People picked it up really fast. I think everybody is a knowledge worker today. If you know how to use a smartphone, using Teams should not be that big of a deal, or Zoom for that matter.

What did you not have in place pre-Covid that you wish you had?

I wish we would have invested in VDI, the virtual desktop infrastructure, so it would not matter which computer people connect from; to give them one single way of connecting and working in a seamless environment. It gives you a little more control on data and people don’t have to store files on their personal computers.

Are there any silver linings to the COVID-19 experience?

IT has become the mainstay for the business. With a disruption of this nature, it would not be possible to hold down the fort and run the business without IT playing a key role. Before Covid, IT was a support function. Now, IT is helping drive the company forward. Not only do you have a seat at the table, you have influence.

Today, having a virtual meeting is normal for everyone. The trust in technology is there. People are confident that when they pick up that phone or connect to a Teams meeting, it will work. And they can get their jobs done in the most efficient manner. I have seen productivity increase during this time.

Have the pandemic and oil price wars affected your hiring plans?

We are still hiring. In the Houston market, the oil and gas hub, a lot of other companies have either laid off or furloughed people. So, we have a strong talent base from where we can pull the cream of the crop, which has been helpful.

Being so virtual now has tapped a whole new community of talent I did not have before. I mean, if I have to bring people to Houston, then we are paying for relocation. Now, I have the ability to say, "If you are in Idaho, no problem, you can stay there! You'll still be a valuable member of the team in IT."

Another silver lining!

That’s right. Attracting IT talent has not been a big problem for us at Par Pacific. We have good compensation, good work-life balance, and we rolled out a policy of unlimited vacation last year.

How do you know when your IT organization is succeeding?

You can have all the KPIs in the world, SLAs and everything. But it's not about your KPI’s or how much cost you can save. It's not about how many robotic process automations you have put in place. Ultimately, it comes to how much influence you have in the organization to help achieve its goals. That is the ultimate measure of your success.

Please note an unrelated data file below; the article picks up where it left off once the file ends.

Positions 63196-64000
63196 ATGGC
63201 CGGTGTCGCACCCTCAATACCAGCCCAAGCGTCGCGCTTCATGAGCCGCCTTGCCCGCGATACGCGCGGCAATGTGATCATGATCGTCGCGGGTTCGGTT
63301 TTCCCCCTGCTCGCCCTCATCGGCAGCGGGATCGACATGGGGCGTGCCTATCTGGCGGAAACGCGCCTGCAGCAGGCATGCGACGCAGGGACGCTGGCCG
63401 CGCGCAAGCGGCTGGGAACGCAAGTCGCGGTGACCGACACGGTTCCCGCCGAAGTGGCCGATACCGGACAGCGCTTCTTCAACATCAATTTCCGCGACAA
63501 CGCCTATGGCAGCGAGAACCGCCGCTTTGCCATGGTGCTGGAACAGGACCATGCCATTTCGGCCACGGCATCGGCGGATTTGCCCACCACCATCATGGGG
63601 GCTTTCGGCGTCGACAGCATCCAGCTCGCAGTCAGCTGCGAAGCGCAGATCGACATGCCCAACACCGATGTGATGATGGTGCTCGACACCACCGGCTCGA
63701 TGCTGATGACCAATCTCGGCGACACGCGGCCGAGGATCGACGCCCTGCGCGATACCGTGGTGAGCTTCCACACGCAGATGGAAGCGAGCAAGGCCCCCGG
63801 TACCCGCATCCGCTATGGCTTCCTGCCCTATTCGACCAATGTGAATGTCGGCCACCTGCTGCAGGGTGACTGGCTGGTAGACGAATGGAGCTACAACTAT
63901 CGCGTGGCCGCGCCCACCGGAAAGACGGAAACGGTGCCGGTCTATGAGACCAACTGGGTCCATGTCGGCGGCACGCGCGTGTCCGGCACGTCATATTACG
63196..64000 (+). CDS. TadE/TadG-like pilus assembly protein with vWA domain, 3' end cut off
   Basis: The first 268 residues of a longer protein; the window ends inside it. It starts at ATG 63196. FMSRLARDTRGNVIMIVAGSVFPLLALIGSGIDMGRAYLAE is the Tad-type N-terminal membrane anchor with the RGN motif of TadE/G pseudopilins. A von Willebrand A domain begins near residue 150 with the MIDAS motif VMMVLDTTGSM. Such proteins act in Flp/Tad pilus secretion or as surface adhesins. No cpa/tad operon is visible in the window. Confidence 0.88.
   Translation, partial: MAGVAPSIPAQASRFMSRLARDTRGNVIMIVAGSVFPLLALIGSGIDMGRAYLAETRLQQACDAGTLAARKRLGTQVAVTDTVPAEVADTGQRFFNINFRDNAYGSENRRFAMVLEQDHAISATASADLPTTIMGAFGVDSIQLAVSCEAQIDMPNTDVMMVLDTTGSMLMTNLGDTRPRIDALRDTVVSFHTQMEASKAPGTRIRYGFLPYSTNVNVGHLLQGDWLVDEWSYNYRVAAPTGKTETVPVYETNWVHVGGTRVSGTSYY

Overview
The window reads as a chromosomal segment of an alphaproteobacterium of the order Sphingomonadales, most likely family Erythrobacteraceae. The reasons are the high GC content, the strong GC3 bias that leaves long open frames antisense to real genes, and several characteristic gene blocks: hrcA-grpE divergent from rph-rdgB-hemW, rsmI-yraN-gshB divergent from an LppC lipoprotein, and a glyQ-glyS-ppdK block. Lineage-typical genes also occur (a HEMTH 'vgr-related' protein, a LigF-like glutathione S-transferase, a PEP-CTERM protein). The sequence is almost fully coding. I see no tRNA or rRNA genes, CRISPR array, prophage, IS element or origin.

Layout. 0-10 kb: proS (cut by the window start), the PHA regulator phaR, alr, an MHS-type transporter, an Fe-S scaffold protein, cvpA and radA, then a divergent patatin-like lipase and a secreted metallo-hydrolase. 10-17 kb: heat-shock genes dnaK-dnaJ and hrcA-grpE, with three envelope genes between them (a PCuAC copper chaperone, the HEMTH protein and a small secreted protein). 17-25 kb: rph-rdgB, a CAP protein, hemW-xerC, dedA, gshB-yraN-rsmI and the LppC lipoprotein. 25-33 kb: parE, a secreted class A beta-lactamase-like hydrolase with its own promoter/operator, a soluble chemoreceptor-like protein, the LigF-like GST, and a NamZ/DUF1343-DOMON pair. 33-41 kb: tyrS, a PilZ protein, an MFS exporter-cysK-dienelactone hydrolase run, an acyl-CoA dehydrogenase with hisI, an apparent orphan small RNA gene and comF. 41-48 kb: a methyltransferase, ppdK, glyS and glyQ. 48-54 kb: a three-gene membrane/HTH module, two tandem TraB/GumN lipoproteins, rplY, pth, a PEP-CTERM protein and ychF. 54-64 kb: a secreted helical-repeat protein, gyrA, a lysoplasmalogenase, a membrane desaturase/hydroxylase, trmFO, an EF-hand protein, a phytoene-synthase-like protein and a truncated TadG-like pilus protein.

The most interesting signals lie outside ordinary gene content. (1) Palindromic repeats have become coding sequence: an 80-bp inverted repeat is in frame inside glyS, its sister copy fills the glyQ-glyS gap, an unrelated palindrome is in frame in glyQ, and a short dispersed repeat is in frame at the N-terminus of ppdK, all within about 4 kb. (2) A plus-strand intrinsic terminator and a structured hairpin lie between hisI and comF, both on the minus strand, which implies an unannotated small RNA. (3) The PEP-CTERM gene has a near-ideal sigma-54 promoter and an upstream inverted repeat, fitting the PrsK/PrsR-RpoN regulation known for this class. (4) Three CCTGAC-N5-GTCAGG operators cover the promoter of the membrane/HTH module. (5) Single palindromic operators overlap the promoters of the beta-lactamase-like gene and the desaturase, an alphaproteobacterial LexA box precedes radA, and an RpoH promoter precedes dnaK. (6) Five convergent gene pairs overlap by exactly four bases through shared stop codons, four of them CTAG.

What advice do you have for rising IT professionals who would one day like to join the technology “C” suite?

This is a question that is being asked a lot lately; “How do I grow my career in this market? How do I know I'm not hitting a ceiling?” Early in your career, nobody can tell you that you will be a CIO or a CTO or a CSO or Chief Digital Officer one day. You have to pick your path and stick with it. If you're a data person, you're a data person. If you're a security person, you're a security person. Work with your strengths as far as what your career progression is, and once you're at the top, then you can make a lateral move. But until you get there, you need to be focused on your pillar, and build on your strengths. I've seen people move horizontally at early stages of their career, and it destabilizes their path.

Any other final words of advice? 

As technology executives, I think one of the biggest opportunities we have is to be the champions for revenue growth rather than cost savings. IT is not about cost savings. "I have a $200 million budget today. I'm going to cut it down to $180 million in two years." Great, that strategy may work some of the time. But if you say, “Company revenue is $6 billion and I want to help innovate to get it to $7 billion or $8 billion,” that is much more strategic. This is something that I have learned over the course of my career, and a mindset I bring to my work as a technology leader.

About Sudhakar Virupakshi

Sudhakar Virupakshi is the CIO at Par Pacific Holdings, Inc., which owns, manages and maintains interests in energy, related retailing and infrastructure businesses (NYSE: PARR, $5.4B). Virupakshi serves on advisory boards for Tardid Technologies, SYCUZ and VacationsXP. He earned an MBA from Bangalore University with specialization in finance, information technology and human resources.